Tuesday, July 07, 2009

Poets, Prophets & Preachers: Monday Afternoon

What do an Irish theological maverick and a former Porsche advertiser have in common? They are friends with Rob Bell and have something to say to preachers.

The late morning session was with Peter Collins. Reminded me of a hobbit. Smeagol, before he found the ring. And Shane Hipps reminded me of a famous actor who has been in some movies I watched, but whose name completely escapes me. Anywhooo...

Peter in his own eccentric way tried to open up preachers to the idea of the social self - to whom are we preaching, who are we as preachers, within what context are we preaching.

For example: is there any irony in railing against corporate America while sipping coffee in Starbucks? Is there any irony in resenting the influence big business has on American politics while we shop at Wal-mart? Is there any irony in our despising radical fundamentalist violent Islamic extremists while going out to the movies to watch American Pie or Saw?

If preaching is going to change somebody, we can't just try to convince the mind or heart of a woman or man, we must convince the deeper self, the inner core, the gut of a human being.

Christianity is about revolution and insurrection: revolution in that the whole structure is changed, and insurrection in that we live out that change in our own little world until the whole structure is changed. And preachers need to recognize the difference between minor modifications in behavior and insurrection. Are preachers trying to get people to escape out of the ironic living, or stay in it, but with an altered attitude of cynicism or angst?

It is worth noting that Peter spews out ideas briskly with a thick brogue. The ideas are dense and layered and provocative and interesting. The kind of ideas that are hard to get down on note paper, the kind of ideas where when you are done with the session, you know you heard some good stuff, but not sure what to do with it. Seeds were planted, though...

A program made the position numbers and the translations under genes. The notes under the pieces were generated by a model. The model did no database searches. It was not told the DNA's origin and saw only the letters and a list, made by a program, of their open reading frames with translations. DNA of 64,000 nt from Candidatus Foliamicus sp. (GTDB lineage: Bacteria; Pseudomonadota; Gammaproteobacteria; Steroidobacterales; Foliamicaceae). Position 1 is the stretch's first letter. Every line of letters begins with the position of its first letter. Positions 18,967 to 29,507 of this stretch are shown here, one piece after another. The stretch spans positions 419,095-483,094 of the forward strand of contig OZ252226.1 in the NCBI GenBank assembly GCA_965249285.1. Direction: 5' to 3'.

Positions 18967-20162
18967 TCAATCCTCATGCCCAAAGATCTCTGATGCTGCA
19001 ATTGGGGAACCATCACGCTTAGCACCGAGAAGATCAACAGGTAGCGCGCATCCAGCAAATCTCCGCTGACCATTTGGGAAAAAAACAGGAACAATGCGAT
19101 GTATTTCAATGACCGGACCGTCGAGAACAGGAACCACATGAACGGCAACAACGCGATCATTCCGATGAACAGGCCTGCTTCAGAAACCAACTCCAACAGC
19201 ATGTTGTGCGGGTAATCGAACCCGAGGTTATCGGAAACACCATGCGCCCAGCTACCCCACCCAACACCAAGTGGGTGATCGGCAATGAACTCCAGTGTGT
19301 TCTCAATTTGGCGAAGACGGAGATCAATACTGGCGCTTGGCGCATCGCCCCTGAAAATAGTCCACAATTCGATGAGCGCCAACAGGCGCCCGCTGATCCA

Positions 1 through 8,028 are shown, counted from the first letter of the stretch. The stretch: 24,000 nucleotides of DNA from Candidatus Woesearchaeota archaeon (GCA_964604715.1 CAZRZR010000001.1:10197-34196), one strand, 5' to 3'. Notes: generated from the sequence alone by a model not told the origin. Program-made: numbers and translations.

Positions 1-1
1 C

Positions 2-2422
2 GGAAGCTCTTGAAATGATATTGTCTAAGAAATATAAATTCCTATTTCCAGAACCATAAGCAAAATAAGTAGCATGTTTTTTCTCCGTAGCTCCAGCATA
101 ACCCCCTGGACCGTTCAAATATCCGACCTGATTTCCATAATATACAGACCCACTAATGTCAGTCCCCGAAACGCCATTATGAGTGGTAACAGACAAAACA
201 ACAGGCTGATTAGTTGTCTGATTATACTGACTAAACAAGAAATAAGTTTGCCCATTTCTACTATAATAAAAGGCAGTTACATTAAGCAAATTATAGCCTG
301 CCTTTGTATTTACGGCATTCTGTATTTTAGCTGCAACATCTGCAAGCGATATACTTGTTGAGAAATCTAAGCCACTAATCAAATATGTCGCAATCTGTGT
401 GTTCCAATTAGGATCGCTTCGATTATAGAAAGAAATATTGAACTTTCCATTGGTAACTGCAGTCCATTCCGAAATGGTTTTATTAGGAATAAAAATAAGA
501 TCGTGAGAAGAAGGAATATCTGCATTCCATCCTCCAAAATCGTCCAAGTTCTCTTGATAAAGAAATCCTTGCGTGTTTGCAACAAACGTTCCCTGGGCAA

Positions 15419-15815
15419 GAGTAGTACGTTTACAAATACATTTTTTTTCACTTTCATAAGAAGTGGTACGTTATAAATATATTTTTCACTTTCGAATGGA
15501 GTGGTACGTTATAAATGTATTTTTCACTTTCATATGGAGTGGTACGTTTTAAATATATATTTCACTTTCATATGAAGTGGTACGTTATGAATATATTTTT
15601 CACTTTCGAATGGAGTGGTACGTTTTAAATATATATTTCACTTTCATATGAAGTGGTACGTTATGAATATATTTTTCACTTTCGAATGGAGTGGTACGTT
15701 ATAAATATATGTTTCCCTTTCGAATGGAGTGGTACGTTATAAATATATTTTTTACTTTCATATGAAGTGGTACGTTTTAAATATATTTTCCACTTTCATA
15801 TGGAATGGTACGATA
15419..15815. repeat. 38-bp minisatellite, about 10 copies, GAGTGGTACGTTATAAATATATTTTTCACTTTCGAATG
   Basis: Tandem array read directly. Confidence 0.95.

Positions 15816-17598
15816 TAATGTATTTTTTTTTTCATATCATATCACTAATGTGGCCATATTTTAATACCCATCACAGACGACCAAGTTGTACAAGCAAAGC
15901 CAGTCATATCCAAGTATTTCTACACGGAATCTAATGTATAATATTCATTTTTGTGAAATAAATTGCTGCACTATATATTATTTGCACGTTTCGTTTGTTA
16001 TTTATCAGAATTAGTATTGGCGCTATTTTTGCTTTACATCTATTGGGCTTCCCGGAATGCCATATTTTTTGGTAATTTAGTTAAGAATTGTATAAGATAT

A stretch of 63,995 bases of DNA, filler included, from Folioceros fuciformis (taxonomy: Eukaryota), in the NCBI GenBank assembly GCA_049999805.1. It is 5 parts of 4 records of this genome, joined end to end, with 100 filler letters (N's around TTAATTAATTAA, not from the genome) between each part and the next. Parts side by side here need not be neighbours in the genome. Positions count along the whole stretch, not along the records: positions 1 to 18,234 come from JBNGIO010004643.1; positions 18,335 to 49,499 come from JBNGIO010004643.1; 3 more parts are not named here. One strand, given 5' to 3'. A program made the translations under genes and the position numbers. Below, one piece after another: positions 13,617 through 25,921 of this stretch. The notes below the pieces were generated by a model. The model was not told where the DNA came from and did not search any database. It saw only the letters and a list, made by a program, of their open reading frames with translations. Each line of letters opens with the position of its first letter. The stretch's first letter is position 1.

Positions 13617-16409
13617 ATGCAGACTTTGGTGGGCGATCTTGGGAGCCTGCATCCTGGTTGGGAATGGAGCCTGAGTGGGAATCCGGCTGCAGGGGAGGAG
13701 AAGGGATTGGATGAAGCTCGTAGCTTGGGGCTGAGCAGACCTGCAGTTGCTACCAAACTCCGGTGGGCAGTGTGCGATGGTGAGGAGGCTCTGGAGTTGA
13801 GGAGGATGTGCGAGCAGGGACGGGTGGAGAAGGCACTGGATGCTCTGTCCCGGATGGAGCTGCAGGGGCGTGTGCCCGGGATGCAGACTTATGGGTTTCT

Peter did remind me of the potent idea of kenosis: the idea that Christ emptied himself God became incarnated in Jesus. Preachers are to do kenosis: we empty ourselves so that God can fill the space, and thus use our words to create space where people can empty themselves and be filled with God. In becoming full of God we become fully human...

This Poets, Prophets & Preachers event is definitely provocative...

After lunch then, we listened to Shane Hipps the former Porsche advertiser point out to us all the different ways that media shape the message. The message changes depending on the media that is used. The gospel gets changed depending on what media is used to proclaim it - whether shouted from the street corner, blared through the radio, displayed on the television or blogged on the internet. The media we use matters - though it is neutral. The task is to understand what we gain and lose depending on what media we use - and take this knowledge into account when we use it as preachers to proclaim the gospel.

For example: watching television engages the right side of your brain, but watching a film movie in the theatre engages the left side of your brain. Reading a document engages the right side of your brain, staring at a picture engages the left side of your brain. Depending on the communication event, the left side of the brain process the data different than the right side.

The church has been so much focused on the "word" as the primary means for communicating the gospel, we have not learned how to use "image" very well. Since we live in a new digital age, the church better learn quick how to adapt and learn to use "images" well. Words will always matter, but images matter just as much - actually more because images are more memorable than words.

Here's some more stuff from Shane:
Advertisers use images not essays to sell stuff.

Images always win.

What do images do? They foster a shared experience.
What do words do? They unleash the imagination.

Use media; don't be used by it.

We live in a multiple layer of communication eras: The reformation "word" era, the radio/tv broadcast era, the internet era... none is better or worse - but they are reality.

Become better students of preaching by better understanding the reality of the age we live in, and the reality of how to communicate in this age we live in.

Learn the art of surprise. New insights, introduce curiosity, present another angle.
Learn the art of letting go. Don't have a vested interest in the outcome.

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